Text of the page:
: >>\x and \o are then just shortcuts.
: >Can we please also have \0 as a shortcut for \0x0?
:
: \0 in addition to \x, meaning the same thing? I think that would get
: us back to where we were with octal, wouldn't it? I'm not real keen on
: leading zero meaning anything, personally... :-P

\0 still means chr(0). I don't think there's much conflict with
the new \0x, \0o, \0b, and \0d, since \0 almost always occurs at the
end of a string, if anywhere.

: >>There ain't no such thing as a "wide" character. \xff is exactly


: >>the same character as \x[ff].
: >Which means that the only way to get a string with a literal 0xFF byte
: >in it is with qq:u1[\xFF]? (Larry, I don't know that this has been
: >mentioned before: is that right?) chr:u1(0xFF) might do it too, but
: >we're getting ahead of ourselves.
:
: Hmm... does this matter? I'm a bit rusty on my Unicode these days, but
: I was assuming that \xFF and \x00FF always pointed to the same
: character, and that you in fact _don't_ have the ability to put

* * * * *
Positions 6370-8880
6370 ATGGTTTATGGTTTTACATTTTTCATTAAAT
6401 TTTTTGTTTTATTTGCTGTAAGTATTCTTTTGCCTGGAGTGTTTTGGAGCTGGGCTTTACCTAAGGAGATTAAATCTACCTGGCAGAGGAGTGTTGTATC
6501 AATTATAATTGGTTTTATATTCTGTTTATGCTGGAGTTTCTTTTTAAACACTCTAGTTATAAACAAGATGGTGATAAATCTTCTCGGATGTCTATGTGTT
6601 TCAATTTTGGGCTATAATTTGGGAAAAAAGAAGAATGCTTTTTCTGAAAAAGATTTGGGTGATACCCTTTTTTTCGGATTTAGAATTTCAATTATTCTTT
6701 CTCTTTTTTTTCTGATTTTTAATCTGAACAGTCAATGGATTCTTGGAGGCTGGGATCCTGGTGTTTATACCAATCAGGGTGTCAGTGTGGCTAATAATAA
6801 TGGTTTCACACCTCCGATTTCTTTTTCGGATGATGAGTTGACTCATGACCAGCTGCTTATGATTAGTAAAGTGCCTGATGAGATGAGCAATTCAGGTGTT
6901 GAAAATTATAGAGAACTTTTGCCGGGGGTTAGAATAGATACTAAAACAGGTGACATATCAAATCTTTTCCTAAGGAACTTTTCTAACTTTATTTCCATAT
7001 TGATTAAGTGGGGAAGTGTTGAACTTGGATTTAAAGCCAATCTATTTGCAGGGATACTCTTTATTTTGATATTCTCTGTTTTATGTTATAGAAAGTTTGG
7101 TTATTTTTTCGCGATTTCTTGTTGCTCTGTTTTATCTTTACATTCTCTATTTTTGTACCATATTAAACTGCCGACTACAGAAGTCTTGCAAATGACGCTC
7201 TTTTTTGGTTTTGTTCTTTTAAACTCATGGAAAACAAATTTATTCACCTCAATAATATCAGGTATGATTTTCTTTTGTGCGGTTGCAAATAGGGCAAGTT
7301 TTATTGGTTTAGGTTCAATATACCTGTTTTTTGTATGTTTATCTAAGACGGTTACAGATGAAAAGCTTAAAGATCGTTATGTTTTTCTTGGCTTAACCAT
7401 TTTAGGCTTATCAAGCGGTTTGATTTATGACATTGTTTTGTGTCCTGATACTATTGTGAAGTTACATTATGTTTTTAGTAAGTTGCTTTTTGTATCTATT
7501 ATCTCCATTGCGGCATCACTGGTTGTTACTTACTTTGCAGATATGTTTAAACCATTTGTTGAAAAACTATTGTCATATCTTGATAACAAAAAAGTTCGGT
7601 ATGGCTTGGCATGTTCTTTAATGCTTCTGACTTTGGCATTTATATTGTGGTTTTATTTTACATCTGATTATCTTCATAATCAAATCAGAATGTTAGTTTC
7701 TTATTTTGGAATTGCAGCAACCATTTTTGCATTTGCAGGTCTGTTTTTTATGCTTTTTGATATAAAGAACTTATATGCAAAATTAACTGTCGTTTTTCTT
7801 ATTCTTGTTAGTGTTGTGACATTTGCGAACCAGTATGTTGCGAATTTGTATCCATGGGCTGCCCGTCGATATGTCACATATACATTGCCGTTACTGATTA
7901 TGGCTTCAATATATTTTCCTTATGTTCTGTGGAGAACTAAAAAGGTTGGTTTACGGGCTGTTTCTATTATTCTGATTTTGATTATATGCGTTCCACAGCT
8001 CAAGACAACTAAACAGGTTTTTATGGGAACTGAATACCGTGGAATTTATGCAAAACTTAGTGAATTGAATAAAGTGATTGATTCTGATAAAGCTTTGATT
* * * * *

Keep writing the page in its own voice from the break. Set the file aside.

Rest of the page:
: individual bytes in a string, because Perl is deciding how to place the
: characters for you (how long they should be, etc.) So if you wanted
: more explicit control, you'd use C<pack>.

A "byte" string is any string whose characters are all under 256. It's
up to an interface to coerce this to actual bytes if it needs them.

We'll presumably have something like "use bytes" that turns off all
multi-byte processing, in which case you have to deal with any UTF that
comes in by hand. But in general it'll be better if the interface coerces
to types like "str8", which is presumably pronouced "straight".

Don't ask me how str16 and str32 are pronounced. (But generally you should
be using utf16 instead of str16 in any event, unless your interface truly
doesn't know how to deal with surrogates.) In other words, str16 is
the name of the obsolescent UCS-2, and str32 is the name for UCS-4, which
is more or less the same as UTF-32, except that UTF-32 is not allowed to